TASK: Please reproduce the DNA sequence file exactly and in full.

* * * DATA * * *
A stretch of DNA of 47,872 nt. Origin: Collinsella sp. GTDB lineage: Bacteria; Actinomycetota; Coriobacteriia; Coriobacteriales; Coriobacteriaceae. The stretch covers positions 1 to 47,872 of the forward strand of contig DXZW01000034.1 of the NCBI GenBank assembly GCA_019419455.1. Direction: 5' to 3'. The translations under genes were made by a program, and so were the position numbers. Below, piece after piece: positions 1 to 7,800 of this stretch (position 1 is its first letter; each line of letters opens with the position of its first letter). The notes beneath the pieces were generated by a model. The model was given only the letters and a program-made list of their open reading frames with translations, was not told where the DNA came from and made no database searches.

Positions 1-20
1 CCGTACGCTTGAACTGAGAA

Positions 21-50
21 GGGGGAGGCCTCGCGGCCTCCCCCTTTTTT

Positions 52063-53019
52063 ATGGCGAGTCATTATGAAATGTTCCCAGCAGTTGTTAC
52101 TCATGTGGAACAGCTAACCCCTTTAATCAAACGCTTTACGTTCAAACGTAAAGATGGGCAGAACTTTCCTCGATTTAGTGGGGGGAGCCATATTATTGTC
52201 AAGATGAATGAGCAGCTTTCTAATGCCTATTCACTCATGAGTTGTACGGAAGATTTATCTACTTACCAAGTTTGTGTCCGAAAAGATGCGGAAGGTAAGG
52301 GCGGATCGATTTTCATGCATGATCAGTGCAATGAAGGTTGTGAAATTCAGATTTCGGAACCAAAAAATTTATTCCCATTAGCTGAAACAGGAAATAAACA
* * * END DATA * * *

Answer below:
A stretch of DNA of 47,872 nt. Origin: Collinsella sp. GTDB lineage: Bacteria; Actinomycetota; Coriobacteriia; Coriobacteriales; Coriobacteriaceae. The stretch covers positions 1 to 47,872 of the forward strand of contig DXZW01000034.1 of the NCBI GenBank assembly GCA_019419455.1. Direction: 5' to 3'. The translations under genes were made by a program, and so were the position numbers. Below, piece after piece: positions 1 to 7,800 of this stretch (position 1 is its first letter; each line of letters opens with the position of its first letter). The notes beneath the pieces were generated by a model. The model was given only the letters and a program-made list of their open reading frames with translations, was not told where the DNA came from and made no database searches.

Positions 1-20
1 CCGTACGCTTGAACTGAGAA

Positions 21-50
21 GGGGGAGGCCTCGCGGCCTCCCCCTTTTTT

Positions 52063-53019
52063 ATGGCGAGTCATTATGAAATGTTCCCAGCAGTTGTTAC
52101 TCATGTGGAACAGCTAACCCCTTTAATCAAACGCTTTACGTTCAAACGTAAAGATGGGCAGAACTTTCCTCGATTTAGTGGGGGGAGCCATATTATTGTC
52201 AAGATGAATGAGCAGCTTTCTAATGCCTATTCACTCATGAGTTGTACGGAAGATTTATCTACTTACCAAGTTTGTGTCCGAAAAGATGCGGAAGGTAAGG
52301 GCGGATCGATTTTCATGCATGATCAGTGCAATGAAGGTTGTGAAATTCAGATTTCGGAACCAAAAAATTTATTCCCATTAGCTGAAACAGGAAATAAACA